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William Godwin on the need to simplify and reduce the power of the state (1793)

The English radical political philosopher and novelist William Godwin (1756-1836) thought that human beings were not naturally “vicious” but were made so by complex political institutions which rewarded predatory behavior:

But this necessity (to resort to violence) does not arise out of the nature of man, but out of the institutions by which he has already been corrupted. Man is not originally vicious. He would not refuse to listen, or to be convinced by the expostulations that are addressed to him, had he not been accustomed to regard them as hypocritical, and to conceive that, while his neighbour, his parent and his political governor pretended to be actuated by a pure regard to his interest, they were in reality, at the expence of his, promoting their own. Such are the fatal effects of (political) mysteriousness and complexity.

This remark leads us one step farther. Why should not the same distinction between commands and invitations, which we have just made in the case of national assemblies, be applied to the particular assemblies or juries of the several districts? At first, we will suppose, that some degree of authority and violence would be necessary. But this necessity does not arise out of the nature of man, but out of the institutions by which he has already been corrupted. Man is not originally vicious. He would not refuse to listen, or to be convinced by the expostulations that are addressed to him, had he not been accustomed to regard them as hypocritical, and to conceive that, while his neighbour, his parent and his political governor pretended to be actuated by a pure regard to his interest, they were in reality, at the expence of his, promoting their own. Such are the fatal effects of mysteriousness and complexity. Simplify the social system in the manner which every motive but those of usurpation and ambition powerfully recommends; render the plain dictates of justice level to every capacity; remove the necessity of implicit faith; and the whole species will become reasonable and virtuous. It will then be sufficient for juries to recommend a certain mode of adjusting controversies, without assuming the prerogative of dictating that adjustment. It will then be sufficient for them to invite offenders to forsake their errors. If their expostulations proved in a few instances ineffectual, the evils arising out of this circumstance would be of less importance, than those which proceed from the perpetual violation of the exercise of private judgment. But in reality no evils would arise, for, where the empire of reason was so universally acknowledged, the offender would either readily yield to the expostulations of authority; or, if he resisted, though suffering no personal molestation, he would feel so uneasy under the unequivocal disapprobation and observant eye of public judgment, as willingly to remove to a society more congenial to his errors.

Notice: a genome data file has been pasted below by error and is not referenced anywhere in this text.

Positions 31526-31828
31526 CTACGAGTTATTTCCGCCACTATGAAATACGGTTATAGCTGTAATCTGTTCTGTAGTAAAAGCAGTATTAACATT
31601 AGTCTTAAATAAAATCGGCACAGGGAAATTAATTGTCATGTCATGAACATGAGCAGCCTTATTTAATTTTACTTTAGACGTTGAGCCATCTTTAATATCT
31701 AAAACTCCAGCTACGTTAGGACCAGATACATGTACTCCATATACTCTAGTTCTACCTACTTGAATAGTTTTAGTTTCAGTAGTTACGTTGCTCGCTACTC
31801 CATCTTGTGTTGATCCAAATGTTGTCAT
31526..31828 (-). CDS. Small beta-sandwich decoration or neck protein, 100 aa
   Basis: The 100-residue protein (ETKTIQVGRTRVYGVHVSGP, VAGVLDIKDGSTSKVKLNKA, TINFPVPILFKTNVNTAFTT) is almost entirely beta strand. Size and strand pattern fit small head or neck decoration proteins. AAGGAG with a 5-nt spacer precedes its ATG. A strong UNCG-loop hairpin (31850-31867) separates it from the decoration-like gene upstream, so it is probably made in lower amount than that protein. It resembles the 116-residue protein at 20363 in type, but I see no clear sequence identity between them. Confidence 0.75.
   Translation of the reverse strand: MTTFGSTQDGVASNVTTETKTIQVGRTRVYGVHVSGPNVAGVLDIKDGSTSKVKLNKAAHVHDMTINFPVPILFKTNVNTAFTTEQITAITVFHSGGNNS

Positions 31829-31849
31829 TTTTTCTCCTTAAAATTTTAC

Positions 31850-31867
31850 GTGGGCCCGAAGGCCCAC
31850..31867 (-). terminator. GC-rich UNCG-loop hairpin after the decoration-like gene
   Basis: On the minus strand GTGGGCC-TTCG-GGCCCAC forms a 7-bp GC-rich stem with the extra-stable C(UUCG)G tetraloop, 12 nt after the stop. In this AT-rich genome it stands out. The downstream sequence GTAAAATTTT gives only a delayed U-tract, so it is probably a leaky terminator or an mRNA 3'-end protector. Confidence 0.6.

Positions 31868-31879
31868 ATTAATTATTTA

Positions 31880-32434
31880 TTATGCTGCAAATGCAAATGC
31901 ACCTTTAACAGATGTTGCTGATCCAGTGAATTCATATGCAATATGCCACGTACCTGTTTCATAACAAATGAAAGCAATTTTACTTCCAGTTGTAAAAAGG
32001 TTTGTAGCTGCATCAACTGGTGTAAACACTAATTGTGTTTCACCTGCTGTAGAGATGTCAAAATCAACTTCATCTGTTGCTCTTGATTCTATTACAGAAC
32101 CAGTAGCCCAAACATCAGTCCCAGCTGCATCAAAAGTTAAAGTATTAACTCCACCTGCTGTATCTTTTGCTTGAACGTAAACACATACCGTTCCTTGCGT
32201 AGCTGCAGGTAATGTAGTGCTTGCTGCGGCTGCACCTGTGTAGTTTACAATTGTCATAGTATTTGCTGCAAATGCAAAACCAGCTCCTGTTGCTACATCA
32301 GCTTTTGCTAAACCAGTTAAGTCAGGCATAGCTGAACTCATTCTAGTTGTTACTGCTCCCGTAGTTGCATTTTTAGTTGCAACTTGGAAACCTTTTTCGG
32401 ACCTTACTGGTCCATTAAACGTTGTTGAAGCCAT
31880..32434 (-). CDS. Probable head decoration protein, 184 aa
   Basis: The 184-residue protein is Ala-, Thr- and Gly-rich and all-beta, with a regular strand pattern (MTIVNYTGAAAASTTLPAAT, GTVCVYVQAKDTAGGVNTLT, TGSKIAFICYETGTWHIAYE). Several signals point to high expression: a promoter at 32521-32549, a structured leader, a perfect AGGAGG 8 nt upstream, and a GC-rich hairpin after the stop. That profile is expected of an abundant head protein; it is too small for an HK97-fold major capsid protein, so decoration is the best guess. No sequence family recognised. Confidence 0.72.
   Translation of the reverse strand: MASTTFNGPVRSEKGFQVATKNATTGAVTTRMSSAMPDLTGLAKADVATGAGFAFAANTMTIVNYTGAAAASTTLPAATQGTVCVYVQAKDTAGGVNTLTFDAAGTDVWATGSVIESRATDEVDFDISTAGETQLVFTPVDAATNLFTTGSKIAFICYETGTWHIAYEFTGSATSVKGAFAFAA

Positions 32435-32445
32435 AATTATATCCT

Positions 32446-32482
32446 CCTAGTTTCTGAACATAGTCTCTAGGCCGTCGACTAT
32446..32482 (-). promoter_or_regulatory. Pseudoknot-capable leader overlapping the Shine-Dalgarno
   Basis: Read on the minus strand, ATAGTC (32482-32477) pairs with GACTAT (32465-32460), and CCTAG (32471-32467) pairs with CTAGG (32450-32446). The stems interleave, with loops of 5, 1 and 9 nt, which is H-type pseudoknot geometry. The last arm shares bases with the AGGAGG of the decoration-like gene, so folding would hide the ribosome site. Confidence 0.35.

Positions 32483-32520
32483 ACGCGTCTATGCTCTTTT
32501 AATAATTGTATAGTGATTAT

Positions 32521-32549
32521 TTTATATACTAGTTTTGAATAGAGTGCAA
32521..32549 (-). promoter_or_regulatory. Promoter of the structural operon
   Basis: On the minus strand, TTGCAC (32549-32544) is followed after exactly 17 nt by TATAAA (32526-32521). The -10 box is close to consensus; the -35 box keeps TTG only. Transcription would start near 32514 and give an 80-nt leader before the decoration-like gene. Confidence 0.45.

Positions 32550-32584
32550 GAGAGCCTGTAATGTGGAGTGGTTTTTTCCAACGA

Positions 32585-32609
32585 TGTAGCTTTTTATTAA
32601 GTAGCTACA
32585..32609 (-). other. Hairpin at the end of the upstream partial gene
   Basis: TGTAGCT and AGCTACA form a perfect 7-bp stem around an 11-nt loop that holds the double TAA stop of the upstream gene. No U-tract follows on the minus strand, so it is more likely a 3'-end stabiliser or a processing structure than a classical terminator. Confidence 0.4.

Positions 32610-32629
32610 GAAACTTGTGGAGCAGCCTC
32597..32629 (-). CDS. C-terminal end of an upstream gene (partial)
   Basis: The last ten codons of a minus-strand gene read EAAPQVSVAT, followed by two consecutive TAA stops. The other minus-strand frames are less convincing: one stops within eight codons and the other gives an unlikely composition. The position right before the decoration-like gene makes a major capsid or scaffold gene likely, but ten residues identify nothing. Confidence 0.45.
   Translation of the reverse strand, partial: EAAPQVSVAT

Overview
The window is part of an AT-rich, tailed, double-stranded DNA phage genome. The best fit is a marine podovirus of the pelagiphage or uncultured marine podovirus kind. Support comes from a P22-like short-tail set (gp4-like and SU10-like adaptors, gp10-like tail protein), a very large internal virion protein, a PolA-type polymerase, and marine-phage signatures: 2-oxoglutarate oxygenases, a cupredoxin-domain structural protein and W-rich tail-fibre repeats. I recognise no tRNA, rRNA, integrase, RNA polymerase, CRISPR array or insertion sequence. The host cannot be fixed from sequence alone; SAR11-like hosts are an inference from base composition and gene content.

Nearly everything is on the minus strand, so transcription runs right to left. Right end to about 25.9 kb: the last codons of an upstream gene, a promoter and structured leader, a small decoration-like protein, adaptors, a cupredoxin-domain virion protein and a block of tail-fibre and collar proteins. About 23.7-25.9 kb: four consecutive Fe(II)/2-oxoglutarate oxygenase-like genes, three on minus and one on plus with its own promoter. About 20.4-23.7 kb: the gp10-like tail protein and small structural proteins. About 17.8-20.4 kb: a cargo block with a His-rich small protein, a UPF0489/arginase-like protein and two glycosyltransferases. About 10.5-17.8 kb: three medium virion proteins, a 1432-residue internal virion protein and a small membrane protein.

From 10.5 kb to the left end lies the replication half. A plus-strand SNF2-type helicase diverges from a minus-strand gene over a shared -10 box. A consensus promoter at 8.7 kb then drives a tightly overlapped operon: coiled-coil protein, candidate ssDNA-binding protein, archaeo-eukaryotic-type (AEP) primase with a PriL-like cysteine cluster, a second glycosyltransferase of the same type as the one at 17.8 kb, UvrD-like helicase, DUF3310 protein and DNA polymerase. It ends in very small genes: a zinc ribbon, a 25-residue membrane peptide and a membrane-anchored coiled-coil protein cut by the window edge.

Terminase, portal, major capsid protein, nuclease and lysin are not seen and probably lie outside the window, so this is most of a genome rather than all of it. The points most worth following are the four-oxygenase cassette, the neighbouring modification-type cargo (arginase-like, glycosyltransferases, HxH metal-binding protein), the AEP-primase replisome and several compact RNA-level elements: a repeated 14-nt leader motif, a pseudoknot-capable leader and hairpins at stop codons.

The reader has probably anticipated me in the ultimate conclusion, from these remarks. If juries might at length cease to decide and be contented to invite, if force might gradually be withdrawn and reason trusted alone, shall we not one day find that juries themselves and every other species of public institution, may be laid aside as unnecessary? Will not the reasonings of one wise man be as effectual as those of twelve? Will not the competence of one individual to instruct his neighbours be a matter of sufficient notoriety, without the formality of an election? Will there be many vices to correct and much obstinacy to conquer? This is one of the most memorable stages of human improvement. With what delight must every well informed friend of mankind look forward to the auspicious period, the dissolution of political government, of that brute engine, which has been the only perennial cause of the vices of mankind, and which, as has abundantly appeared in the progress of the present work, has mischiefs of various sorts incorporated with its substance, and no otherwise to be removed than by its utter annihilation!

About this Quotation:

In 1792-93 when the French Revolution was still in its more liberal phase, the English radical William Godwin was contemplating what powers should a new national assembly have and what should its relation be with local political bodies (or “juries” as he called them) at the district level. He believed that complex and intrusive political bodies in the past had brought out the worst in human behaviour and that citizens had therefore concluded that politicians and their favored groups were hypocritical, self-serving, and ready to plunder the broader community whenever they had the chance. Under his new system, in which “the political machine,” “that brute engine” of ‘vice” and “mischief,” had been radically simplified (i.e. reduced in size and scope), there would be much less need for violence and coercion, there would be opportunities for more rational discussion, persuasion, and non-violent solutions to social problems. His hope was that eventually, this radically decentralized political power would become so “simplified” that it would lead to the “dissolution” and perhaps even “annihilation” of “political government” (as opposed to other forms of government).

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